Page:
We are in a world where beauty, keeps getting redefined, and we are constantly bombarded by flashy images, well composed images , and the search for perfection and ‘fineness’ in the images we see. Beauty to me, is seen in uniqueness and usually it can be seen or felt when attention is paid to the object, place, person, thing or even the activity. This is where the mundane, can have a certain charm and beauty which is mostly ignored by many of us in our busy day to day life and quest for the search of absolute beauty, and social media likes and comments and hails.
In this post, I will talk about growing your observational skills and becoming a more attentive person through photographing the mundane objects around your environment. What is mundane? Mundane is basically any ordinary thing. Not so unusual, routine common etc.
Photography, often seen as a medium for awesome portraits, landscapes, fashion, weddings and events, and many more, holds an unexplored treasure especially in our part of the world – which is the art of object study. This art not only helps you appreciate the world around you but also enhances your photography skills in wonderful ways.
I remember about 4 years ago, while documenting a workshop with a fellow photographer; he said to me: ‘‘ You are wasting the shutter count of your camera on unnecessary things that don’t bring money”. I patiently educated him on why I do this and a few are outlined below.
1. The Beauty in the Ordinary
Objects we see and interact with every day are often overlooked, yet they have a unique story to tell. From the intricate details of a weathered and old Bible to the play of light on a mug or the pillow on the bed, these objects offer an avenue for exploration. By turning your lens towards the every day, you begin to see the extraordinary in the ordinary.
2. Developing an Eye for Detail
Photographing everyday objects sharpens your eye for detail. Whether it’s the texture of a tree bark, or the pattern or colours seen in a cloth, paying attention to these little differences and uniqueness trains your mind to notice the subtleties that make an image inviting, fresh, and engaging. This higher awareness helps to improve your ability to compose aesthetically satisfying images.
3. Finding Creativity in Constraints
Limiting your subject matter to mundane objects may initially seem boring and limiting, but it’s in this mixture of limitations that creativity is brewed. Working with everyday items forces you to explore angles, lighting, and composition in ways you haven’t considered. This practice grows your ability to think deeply and apply creative solutions to any photographic challenge in the future. Humans thrive in limitations and challenges. Squeezing beauty from the every day will certainly drive you to think more and be creative.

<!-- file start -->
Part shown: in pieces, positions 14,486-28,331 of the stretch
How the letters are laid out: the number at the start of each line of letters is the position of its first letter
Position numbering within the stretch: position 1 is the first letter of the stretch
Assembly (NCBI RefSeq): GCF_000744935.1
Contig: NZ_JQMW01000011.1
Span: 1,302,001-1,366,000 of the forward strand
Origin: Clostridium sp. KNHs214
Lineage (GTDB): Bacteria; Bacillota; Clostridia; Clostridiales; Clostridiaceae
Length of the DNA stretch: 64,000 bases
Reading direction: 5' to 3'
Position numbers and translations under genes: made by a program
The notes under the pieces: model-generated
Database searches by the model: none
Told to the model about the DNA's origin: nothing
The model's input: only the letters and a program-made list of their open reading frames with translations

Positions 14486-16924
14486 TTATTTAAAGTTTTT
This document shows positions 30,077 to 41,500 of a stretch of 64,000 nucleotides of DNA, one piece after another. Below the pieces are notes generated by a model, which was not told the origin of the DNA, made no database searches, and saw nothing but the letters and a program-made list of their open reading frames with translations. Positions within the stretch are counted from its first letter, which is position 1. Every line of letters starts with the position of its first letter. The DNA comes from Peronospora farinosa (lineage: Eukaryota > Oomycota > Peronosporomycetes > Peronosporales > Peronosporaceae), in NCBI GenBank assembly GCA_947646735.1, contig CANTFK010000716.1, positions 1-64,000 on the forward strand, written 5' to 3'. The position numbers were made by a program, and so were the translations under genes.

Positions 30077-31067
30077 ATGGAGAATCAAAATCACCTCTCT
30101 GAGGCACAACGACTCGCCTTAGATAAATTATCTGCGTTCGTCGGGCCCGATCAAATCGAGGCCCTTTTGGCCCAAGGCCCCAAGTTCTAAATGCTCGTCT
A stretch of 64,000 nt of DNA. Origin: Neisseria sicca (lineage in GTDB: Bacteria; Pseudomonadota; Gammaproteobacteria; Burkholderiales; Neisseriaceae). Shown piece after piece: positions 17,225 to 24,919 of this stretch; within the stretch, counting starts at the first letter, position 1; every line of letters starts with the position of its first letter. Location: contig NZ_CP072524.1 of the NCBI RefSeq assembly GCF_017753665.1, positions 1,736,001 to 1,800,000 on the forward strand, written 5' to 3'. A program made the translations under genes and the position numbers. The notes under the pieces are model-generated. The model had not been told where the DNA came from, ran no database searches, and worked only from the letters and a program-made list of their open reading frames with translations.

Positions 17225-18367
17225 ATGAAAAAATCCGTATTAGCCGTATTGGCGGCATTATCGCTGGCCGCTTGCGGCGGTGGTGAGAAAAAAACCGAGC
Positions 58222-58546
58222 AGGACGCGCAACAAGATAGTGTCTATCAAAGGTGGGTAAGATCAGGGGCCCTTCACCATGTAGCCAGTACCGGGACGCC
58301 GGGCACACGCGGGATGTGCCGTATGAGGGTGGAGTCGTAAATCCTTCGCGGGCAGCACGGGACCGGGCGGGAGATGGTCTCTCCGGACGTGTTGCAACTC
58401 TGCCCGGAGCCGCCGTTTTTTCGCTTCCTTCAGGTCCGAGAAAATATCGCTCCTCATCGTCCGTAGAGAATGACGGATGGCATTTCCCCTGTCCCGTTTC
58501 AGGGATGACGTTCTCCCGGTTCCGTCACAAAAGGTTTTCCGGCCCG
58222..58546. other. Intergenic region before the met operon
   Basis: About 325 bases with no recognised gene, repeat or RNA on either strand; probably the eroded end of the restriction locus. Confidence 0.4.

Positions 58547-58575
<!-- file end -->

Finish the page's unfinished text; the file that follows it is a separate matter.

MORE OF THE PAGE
5. An Exercise of Patience and Perspective
Object study requires patience. It forces you to slow down, watch, observe, see, and wait for the perfect angle, moment, or composition to capture. This teaches not only the value of patience in photography but also the necessity of perspective. A seemingly boring everyday object can become a captivating subject with patience and a growth mindset. It will become as the Transfiguration of Jesus mentioned in the Bible.
6. Practical Ground for Learning Techniques
Mastering photography involves more than understanding the settings of the camera. Object study provides a practical ground for honing various techniques such as macro photography, depth of field, and lighting. These skills once heightened through capturing everyday items, become invaluable tools in your photographic repertoire. You can easily apply these when on properly paid jobs where your stress level and time constraints race against your creativity and experimentation.
7. Enjoying Photography Purely
In the pursuit of the best and perfect images, photographers often forget the relaxation, joy, and enthusiasm that drew them to the art in the first place. Object study brings this back to simple pleasure. Whether it’s a panty on a drying line or a bicycle bathed in warm light, these photographs become a celebration of the ordinary.
In conclusion, enjoying and learning photography through photographing the every day will enrich your life in many ways. In some cases, you can gift the images to friends who need them for articles, printed and framed for decoration, sold via stock agencies, or even postcards.
So, next time you’re with your camera, consider turning to the mundane. I promise you will fall in love with it. Pay attention to the textures, shapes, colour, interaction with other objects, black and white, in soft light, hard light, with a macro lens, wide aperture lens, fisheye, underwater and however, you play with it.
The images in this post were made when I visited a friend. I saw this decorative object on his dining table, and the lamp with wall mirror. I used the Lumix GX1 camera (released in late 2011) and a 35-100mm lens to make the images. Images are straight out of the camera for added restrictions and fun (just a crop here and there). The camera had a faulty screen so I only used the histogram to gauge exposure. This limitation is awesome for growth. Oh!, and I found a broken phone screen protector which I used for some fun light effects.
So, next time you’re with your camera, consider turning to the mundane.
I hope this makes you start paying attention and also causes you to slow down and take life easy. Share your mundane images on social media with the hashtag #nanareshteaches.